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In Wales, the organisation will also have many of those responsibilities, but not all of them. It will not be responsible for certain consultancy work, but it will, none the less, be the body that generates first-base information on major communicable disease risks and major biological and chemical risks.

This week, we have seen the first example of a chemical threat being discovered in this country. The PHLS has been predominantly responsible for providing information to the public indirectly and to the NHS directly on the nature of that threat, on what treatments are available, if any, and on how medical practitioners should try to identify the possible appearance of symptoms that ultimately might represent a chemical or biological attack on or threat to this country.

After 1 April, the HPA will be responsible for such tasks. It will be at the heart of our security apparatus in defending this country and providing information to practitioners and the public on the risks that we might face. Therefore, as we consider the Bill and set in place new structures in Wales for public health information, it is fundamentally important that we understand the relationship between the HPA and the new bodies, especially the Wales centre for health.

Dr. Julian Lewis (New Forest, East): I support the argument that my hon. Friend is making. Will he accept from me the assurance that terrorist groups always try to think one jump ahead? Given that so much has been said in anticipation of a terrorist attack on London as the capital of the United Kingdom, terrorists thinking one jump ahead may be considering the capitals of Scotland and of the Principality precisely to take us by surprise. Is not that a particular reason for bodies in Scotland and in Wales having the extra representation for which he is arguing?

Chris Grayling: I thank my hon. Friend for those comments, because he is driving at the nub of the reason for our laying the amendments on the Table for, I hope, the Minister's acceptance. I certainly hope that he addresses the issue and responds with his own thoughts on the different ways in which those organisations will interact. Ultimately, in the eyes of the terrorists who are threatening us, we are one United Kingdom and one nation. Terrorists will not respect administrative or national boundaries within the UK, so we must work effectively together.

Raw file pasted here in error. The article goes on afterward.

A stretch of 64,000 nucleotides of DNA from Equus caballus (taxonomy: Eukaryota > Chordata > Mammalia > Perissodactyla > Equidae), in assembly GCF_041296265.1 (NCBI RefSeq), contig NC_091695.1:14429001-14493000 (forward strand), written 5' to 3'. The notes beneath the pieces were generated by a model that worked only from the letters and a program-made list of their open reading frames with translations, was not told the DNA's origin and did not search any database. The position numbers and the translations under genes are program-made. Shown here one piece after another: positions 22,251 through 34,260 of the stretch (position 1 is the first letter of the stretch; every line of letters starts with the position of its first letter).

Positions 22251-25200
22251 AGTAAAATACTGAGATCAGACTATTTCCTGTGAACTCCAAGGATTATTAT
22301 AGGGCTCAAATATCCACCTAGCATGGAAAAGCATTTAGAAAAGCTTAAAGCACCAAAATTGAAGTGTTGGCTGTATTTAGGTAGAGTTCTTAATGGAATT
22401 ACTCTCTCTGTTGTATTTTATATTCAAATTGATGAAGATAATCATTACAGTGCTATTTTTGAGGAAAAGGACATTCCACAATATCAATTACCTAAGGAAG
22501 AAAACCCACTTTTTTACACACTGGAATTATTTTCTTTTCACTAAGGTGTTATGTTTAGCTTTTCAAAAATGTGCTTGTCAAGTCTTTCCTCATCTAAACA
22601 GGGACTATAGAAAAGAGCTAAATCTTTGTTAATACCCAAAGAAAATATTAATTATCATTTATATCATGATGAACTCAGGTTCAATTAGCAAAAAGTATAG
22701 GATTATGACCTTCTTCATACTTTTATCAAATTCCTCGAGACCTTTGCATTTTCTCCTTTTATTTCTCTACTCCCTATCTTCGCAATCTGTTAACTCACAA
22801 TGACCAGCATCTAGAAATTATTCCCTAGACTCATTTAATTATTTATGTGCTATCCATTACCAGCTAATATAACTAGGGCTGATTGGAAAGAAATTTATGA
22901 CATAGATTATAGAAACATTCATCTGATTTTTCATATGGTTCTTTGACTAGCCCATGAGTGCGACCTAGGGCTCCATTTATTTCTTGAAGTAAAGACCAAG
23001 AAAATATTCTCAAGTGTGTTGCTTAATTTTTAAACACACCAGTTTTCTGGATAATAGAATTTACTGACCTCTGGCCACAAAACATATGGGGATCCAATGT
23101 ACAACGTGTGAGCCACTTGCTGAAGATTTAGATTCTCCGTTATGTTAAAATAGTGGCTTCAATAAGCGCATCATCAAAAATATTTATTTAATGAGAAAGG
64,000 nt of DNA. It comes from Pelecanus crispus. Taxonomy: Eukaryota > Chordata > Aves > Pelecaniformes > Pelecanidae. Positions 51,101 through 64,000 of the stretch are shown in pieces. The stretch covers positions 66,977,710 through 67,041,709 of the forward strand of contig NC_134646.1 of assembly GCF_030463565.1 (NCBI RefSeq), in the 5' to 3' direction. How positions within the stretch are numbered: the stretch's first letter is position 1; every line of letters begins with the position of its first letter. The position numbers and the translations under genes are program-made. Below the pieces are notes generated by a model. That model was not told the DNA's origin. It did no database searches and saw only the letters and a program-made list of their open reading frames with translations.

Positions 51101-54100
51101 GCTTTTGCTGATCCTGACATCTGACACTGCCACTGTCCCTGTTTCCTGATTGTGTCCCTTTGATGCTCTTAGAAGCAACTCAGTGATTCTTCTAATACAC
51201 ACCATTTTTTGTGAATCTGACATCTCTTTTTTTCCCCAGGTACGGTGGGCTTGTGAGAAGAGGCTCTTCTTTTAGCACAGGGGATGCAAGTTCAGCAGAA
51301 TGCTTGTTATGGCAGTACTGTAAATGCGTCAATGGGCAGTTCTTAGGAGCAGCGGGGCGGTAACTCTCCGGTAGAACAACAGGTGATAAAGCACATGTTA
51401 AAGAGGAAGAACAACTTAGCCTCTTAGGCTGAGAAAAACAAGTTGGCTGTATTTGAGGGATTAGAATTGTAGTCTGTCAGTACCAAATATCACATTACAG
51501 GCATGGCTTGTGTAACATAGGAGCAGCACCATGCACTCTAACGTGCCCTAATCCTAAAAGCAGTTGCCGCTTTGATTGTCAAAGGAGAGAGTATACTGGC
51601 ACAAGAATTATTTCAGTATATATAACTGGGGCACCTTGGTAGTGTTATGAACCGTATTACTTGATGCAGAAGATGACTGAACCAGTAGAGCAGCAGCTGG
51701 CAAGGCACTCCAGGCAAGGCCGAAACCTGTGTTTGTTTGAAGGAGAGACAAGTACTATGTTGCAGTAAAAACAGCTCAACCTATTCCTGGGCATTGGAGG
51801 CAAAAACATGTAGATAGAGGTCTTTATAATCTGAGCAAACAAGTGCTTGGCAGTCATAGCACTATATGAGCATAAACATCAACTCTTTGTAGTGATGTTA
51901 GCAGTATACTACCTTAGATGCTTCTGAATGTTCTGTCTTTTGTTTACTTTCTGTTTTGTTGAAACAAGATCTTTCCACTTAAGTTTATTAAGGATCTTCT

We have a concern: in creating those structures through the Bill and in creating the Wales centre for health, we want to ensure that the centre has proper links with the organisations that will provide the rest of the NHS in England with the information, training, support and guidance that it requires to do its job properly.

That is the purpose of the amendments that we have introduced. We want to formalise the relationship between the Wales centre for health and the new body to ensure that there is absolute co-ordination between all those people who are responsible for establishing and communicating information on those important issues.

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In our view, it is particularly important that those arrangements be dealt with because of the uncertainties surrounding the restructuring of the PHLS, the creation of the HPA and the changes in this area as to the organisations being transferred from the PHLS to the NHS.

1.45 pm

The debate takes place as those organisations are going through a huge process of change that is enormously disruptive to them. We must be mindful of the warning given by the PHLS internal risk assessment team on the implications of the changes:

I hope that the Minister's colleagues in the Department of Health are taking on board that warning, which has implications for Wales and for those who are taking over responsibility for some areas that the PHLS covers in the Welsh NHS. Those responsible for the Wales centre for health also need to be mindful of it, given the responsibility that they will undoubtedly have for making information available to the public on health issues that we all could face in the months and years ahead.